Mack Collier (@mackcollier) was tweeting that the issue most companies have with blogs (after "not having one") is this: Failing to deliver relevant or quality content and an inability to use it for business development. We have certainly been guilty of the blog as press release or portfolio approach.
Mulling what Mack said, it occurs to me that we might be able to talk a bit about "the sell." It really doesn't matter what the product or cause is. Seriously. Just like social media doesn't have a back door secret to being a cure-all for your marketing woes, the sell cannot be a sham. There are charts and graphs, how to books and lecture series presenting all the ways in which you can magically do x, y or z, but when it comes down to it, it's just like losing weight.
It's about the person.
Resolve. Tenacity. Willingness. Focus.
The sell is knowing who you are talking to and how what you are selling pertains to them. I'm not talking about amortizing the cost of a vacuum cleaner out for 3 years so that it is really only 23 cents a day. That's crap for a person on a budget— smoke and mirrors, nothing more. The sell shouldn't be speculative or projecting some feel good thing that at the end of the day does not benefit the person.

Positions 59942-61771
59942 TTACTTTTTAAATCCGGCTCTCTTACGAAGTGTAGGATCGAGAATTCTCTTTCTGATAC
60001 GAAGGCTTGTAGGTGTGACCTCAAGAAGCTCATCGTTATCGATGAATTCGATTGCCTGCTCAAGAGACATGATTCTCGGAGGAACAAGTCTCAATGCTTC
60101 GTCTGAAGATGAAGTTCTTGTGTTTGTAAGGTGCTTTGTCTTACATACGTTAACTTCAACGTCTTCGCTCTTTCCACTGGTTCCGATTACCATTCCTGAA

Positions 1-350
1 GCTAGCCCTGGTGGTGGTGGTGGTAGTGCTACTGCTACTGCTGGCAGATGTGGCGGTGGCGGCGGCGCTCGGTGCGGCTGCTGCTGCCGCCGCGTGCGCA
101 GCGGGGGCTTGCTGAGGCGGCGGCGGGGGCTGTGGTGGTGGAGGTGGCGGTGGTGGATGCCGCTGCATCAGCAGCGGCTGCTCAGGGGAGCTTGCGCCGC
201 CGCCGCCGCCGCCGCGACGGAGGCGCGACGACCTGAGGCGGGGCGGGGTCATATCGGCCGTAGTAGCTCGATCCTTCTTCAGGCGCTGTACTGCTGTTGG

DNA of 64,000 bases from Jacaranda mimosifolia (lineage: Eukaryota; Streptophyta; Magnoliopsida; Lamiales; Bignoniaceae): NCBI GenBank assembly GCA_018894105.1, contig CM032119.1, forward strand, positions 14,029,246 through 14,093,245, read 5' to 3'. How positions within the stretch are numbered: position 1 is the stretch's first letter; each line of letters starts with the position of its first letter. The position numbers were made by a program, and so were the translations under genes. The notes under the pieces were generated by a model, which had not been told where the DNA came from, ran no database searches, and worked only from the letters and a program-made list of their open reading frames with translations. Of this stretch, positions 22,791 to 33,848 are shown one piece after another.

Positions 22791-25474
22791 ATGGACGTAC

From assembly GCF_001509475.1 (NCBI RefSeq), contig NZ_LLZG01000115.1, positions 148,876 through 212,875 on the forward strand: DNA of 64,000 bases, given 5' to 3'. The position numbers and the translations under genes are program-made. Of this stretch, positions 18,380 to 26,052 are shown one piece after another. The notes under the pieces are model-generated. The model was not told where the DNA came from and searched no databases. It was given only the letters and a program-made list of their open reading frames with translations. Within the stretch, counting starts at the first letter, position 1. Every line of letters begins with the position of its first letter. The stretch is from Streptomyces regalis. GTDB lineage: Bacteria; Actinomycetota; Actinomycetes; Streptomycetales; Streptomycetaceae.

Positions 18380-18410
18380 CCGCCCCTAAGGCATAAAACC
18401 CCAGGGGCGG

Do you believe what you are selling? Do you really believe that if I do what you are asking— wear it, eat it, buy it, give it— that I am genuinely going to reap the benefits?
Or, when the door is closed and the camera is off is the truth that you are just chasing a number, a goal and I am but a direct line or an unfortunate detour along that run?
We are people. Each of us with our own insecurities, capabilities, advantages and capacities. If, when you offer the sell, you do not sincerely take those things into account, if you put your own motives ahead of how I feel, you will fail. You may get me this time, but when the buzz of your potion wears off, I'll be left feeling used or swindled.
Social media, consumers and your bottom line will all eventually reveal the truth in whether you are offering something of value or are just one more snake oil salesman trying to steal my last dollar.
How you do what you do is up to you, but if relevance and quality are central to success, are you on a course to fail?